I left some lbs. For sure, I left some pounds in Cuba, guess it was my way of leaving a little piece of me literally, lol. My goal of walking 6-10 miles a day, quickly changed to 15-25. I was having so much fun, meeting so many people I simply kept walking and the heat zapped my appetite. I probably ate one good meal a day, drank water, avoided alcohol in order to stay strong and clear headed when I walked and that was the result.
I left my extra toilet paper. You should never go to Cuba without toilet paper unless you plan to stay in a lux resort. And TP is expensive there for locals, so I left my extra behind.
I should have left my shoes! I walked in old trail runners which was fine in the 6-10 mile a day phase but 15-25 miles were too much on the old shoes whose support had probably collapsed years ago. The result was hobbled feet the last couple of days, with some serious pain in my arches.
I left 50 US/Cuba flag pins attached to shirts across the country. At the last minute I decided to take with me 50 lapel pins with the US and Cuban flags attached to each other. I gave them out to people who stopped to talk to me, people who opened their hearts and homes and the bathroom attendant at the airport in Holguin. I was a little bit concerned that bringing these in, with simply an agenda to walk Cuba might look to immigration like I actually did have an agenda. You will read later about the LONG interview I had at immigration getting into the country. People were so pleased to have them and they immediately put them on. In the Cuban countryside, they certainly would not expect something like that. I hope that I left an impression of friendship which I made very clear to everyone I gave them to. US/Cuba = friends.
My BLU phone. I didn’t physically leave this phone behind but turning it off when I got back was really hard. This phone was my complete lifeline to my friends and support system in Cuba. I could text and call at any time. As part of my emergency plan, I had two friends who I checked in with. One friend in Havana who then passed emails on to Ridlon so he knew where I was at all times. One time when I accidentally butt dialed him and he couldn’t hear anything from me, he freaked out and thought I was in trouble. My other friend in eastern Cuba was my protector. He wanted text updates throughout the day and called most every night to be sure I was safe, had food and water and that all was well. He would send someone to get me on a moment’s notice if anything was wrong. So I felt both well protected and well loved by the support of my friends in country. I never turned off this phone while I was in Cuba. And when I finally shut it down on the plane home, I felt like I had just cut the umbilical cord.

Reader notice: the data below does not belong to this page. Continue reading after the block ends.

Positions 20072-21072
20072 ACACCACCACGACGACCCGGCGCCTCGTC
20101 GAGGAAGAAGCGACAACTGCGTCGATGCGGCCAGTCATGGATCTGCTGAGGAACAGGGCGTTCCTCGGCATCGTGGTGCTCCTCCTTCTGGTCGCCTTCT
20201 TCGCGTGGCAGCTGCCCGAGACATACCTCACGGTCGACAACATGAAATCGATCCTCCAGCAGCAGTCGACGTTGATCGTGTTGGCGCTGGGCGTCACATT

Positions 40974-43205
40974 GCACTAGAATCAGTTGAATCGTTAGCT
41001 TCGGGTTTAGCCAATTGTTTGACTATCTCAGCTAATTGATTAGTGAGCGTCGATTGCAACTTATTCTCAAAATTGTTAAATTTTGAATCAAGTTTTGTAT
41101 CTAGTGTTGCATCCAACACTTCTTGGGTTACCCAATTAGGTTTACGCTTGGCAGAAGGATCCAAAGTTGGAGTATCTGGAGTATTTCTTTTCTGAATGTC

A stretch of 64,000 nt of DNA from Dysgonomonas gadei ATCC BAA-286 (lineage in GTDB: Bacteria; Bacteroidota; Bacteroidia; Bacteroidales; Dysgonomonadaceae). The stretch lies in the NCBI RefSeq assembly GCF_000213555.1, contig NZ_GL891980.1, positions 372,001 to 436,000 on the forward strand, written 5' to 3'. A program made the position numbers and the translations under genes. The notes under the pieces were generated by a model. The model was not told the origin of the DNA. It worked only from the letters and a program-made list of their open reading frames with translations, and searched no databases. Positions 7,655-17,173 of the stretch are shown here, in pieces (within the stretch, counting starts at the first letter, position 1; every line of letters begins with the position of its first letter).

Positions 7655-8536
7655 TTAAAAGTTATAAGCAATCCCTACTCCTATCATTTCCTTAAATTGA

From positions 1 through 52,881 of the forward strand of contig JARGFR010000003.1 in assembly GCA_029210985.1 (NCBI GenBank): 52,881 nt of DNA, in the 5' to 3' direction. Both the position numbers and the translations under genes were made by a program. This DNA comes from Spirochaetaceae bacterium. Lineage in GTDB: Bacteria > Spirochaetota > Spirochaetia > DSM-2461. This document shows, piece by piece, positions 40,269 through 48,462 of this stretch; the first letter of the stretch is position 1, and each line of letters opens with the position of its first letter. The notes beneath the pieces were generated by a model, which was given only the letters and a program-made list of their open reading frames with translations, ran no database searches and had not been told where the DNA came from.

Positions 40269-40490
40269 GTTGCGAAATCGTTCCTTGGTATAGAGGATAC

And finally, I left yet another piece of my heart in Cuba. Exactly why this island nation has captured my heart, I am still contemplating in many ways. For sure it is the genuineness of people and place. The island has a heart and soul. It has a pride that comes without pretension, born of more than a century of struggling for the right to stand on its own feet, independent of reliance on others.
Both what I took and what I left in Cuba, I felt was significant to my journey and wanted to share. As I now thumb back through the 60+ pages of the journal I kept, I will begin to recount the stories and memories in future posts.